Analyse the Importance of Early Identification of Speech, Language and Communication Delays and Disorders and the Potential Risk of Late Recognition

It can become a very difficult task for children and young people to communicate (both listening and speaking) who have a hearing impairment, moderate/severe learning difficulties or speech impediment. In order for children with disabilities to interact and develop with other children, it is essential that other alternative forms of communication are recognised. Introducing sign language and using personal reference will help the way they communicate, also touch, basic facial and hand gestures are effective forms of communication, along with use of computers. There can only be one outcome on a child where early identification of particular disorders are recognised, and that is a positive one. Children are being helped and supported in areas that have been a cause for concern where they are under developing. If problems are not recognised early on, it will have a detrimental affect on a childs development. They won’t be able to communicate with people confidently and may be misunderstood. They will be working at a low level in their language work which will carry on through with them to later life in general and this could result in them not being able to gain the qualifications they require to succeed and possess the job they desire. Whereas they could be receiving correct support and guidance if issues are recognised early on. Early intervention allows us to;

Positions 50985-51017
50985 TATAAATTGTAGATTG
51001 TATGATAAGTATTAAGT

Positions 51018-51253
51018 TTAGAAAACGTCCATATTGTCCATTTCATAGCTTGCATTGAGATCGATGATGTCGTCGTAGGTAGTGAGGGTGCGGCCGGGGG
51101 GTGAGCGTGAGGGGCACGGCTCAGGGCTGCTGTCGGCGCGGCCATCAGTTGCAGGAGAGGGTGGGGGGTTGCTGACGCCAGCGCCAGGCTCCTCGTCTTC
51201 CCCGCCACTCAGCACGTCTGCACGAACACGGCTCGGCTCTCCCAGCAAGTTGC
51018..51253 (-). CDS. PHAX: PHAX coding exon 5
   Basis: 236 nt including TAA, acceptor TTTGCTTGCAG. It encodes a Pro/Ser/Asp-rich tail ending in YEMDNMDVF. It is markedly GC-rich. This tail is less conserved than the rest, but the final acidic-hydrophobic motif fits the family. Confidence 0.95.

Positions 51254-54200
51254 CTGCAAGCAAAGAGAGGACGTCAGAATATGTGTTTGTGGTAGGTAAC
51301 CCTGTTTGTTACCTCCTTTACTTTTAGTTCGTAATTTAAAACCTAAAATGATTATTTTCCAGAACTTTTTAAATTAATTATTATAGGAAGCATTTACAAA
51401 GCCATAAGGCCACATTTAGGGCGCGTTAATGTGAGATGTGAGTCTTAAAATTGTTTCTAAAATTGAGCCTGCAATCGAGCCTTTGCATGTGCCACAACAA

Identify what helps communication and language to develop
Review their language provision and plan appropriately
Ensure they are getting the most out everyday activities and experience, promoting all aspects of language and communication
Make effective partnership with parents